Holiday makers are not the only ones to return to Tonga’s shores on a regular basis. After a long journey north from the icy krill-laden depths of Antarctica, southern humpback whales take shelter in the tropical reef-protected waters of Tonga to give birth to their young.
The arrival of the whales from July to October completes a remarkable cycle, as the new calves return to where they were conceived 11 months earlier.
Timor-Leste has a strong culture of hospitality and most socialising involves food.
A traditional Timorese lunch or dinner meal includes rice, meat or fish, beans and corn, and seasonal vegetables, with clever use of local spices, fresh herbs, tropical fruits and sometimes coconut milk, accompanied by extremely hot ai-manas (chili paste). Timor-Leste is rightly famous for its rich, dark and delicious coffee, grown organically in the hills. As you explore Timor-Leste it is interesting to sample the different regional coffees.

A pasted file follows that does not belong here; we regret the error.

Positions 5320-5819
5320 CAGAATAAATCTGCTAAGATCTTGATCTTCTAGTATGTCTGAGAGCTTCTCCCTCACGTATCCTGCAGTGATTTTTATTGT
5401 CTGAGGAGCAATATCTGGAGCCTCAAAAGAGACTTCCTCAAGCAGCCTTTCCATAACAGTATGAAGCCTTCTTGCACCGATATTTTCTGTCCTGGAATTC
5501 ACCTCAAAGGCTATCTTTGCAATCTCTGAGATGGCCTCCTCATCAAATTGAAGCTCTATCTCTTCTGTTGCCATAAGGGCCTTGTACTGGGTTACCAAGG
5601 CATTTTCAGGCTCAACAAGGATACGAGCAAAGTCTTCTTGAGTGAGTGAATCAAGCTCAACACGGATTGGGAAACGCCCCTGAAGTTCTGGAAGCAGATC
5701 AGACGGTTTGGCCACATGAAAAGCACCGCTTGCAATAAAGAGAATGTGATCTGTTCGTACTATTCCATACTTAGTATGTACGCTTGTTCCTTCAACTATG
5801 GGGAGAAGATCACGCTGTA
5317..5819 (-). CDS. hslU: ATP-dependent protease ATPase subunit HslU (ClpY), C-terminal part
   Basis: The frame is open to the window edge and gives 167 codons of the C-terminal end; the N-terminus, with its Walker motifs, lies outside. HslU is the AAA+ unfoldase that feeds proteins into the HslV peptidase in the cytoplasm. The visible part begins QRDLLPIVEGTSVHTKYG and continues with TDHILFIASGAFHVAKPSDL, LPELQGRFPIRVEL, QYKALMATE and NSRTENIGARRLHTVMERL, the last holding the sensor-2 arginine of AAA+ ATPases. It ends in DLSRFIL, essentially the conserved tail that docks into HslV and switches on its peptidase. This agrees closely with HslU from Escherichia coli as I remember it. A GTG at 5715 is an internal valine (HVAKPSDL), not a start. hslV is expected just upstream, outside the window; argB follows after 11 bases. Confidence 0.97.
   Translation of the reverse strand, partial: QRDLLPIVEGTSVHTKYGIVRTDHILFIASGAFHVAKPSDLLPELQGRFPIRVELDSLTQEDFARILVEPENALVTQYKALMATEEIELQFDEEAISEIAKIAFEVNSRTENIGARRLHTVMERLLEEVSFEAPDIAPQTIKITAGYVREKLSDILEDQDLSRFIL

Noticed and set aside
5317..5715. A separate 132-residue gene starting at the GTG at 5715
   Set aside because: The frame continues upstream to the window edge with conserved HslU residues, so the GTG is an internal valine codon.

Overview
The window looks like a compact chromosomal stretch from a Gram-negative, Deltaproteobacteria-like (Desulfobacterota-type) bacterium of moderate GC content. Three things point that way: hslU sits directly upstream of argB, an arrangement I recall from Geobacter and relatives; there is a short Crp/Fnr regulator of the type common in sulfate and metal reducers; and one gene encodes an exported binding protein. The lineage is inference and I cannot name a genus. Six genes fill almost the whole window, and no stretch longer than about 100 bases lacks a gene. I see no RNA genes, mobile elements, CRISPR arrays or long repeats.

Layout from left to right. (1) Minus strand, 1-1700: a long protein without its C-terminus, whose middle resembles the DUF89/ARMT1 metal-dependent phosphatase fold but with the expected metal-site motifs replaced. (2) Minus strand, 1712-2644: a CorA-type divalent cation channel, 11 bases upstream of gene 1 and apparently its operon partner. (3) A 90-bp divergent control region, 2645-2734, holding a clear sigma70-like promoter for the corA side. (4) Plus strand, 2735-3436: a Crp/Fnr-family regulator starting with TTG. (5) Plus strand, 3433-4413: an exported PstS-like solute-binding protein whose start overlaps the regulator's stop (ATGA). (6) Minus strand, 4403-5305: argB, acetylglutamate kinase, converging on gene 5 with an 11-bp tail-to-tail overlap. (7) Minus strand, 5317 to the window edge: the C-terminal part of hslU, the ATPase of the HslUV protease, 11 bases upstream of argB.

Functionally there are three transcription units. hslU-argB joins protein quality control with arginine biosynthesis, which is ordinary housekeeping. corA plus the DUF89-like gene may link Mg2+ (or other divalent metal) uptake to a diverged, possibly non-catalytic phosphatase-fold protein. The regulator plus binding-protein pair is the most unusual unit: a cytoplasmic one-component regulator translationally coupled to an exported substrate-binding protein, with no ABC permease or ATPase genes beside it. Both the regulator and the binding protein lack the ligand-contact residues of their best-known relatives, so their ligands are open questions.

There is vibrancy and youthfulness about Timor-Leste. This is definitely part of its charm, which most who visit find very refreshing. Timorese in general are gregarious and they like to party. Usually that means joining together with family, friends and neighbours, sharing food and drink, music, dancing and sometimes fireworks. If passing by you are likely to be asked to join in. At the national level, in addition to important religious holidays such as – All Souls, All Saints, Christmas and Easter, most other public holidays celebrate Timor-Leste’s recent independence as a nation.
If you are a coffee drinker you are in for a treat when you holiday in Timor-Leste! Coffee produced here is high quality, delicious and exported all over the world. It is a hot commodity selling at a premium price on the global market, exported to the United States, Germany, Portugal, Indonesia and Australia. The Timorese are also great coffee drinkers, with a preference for it black and very strong.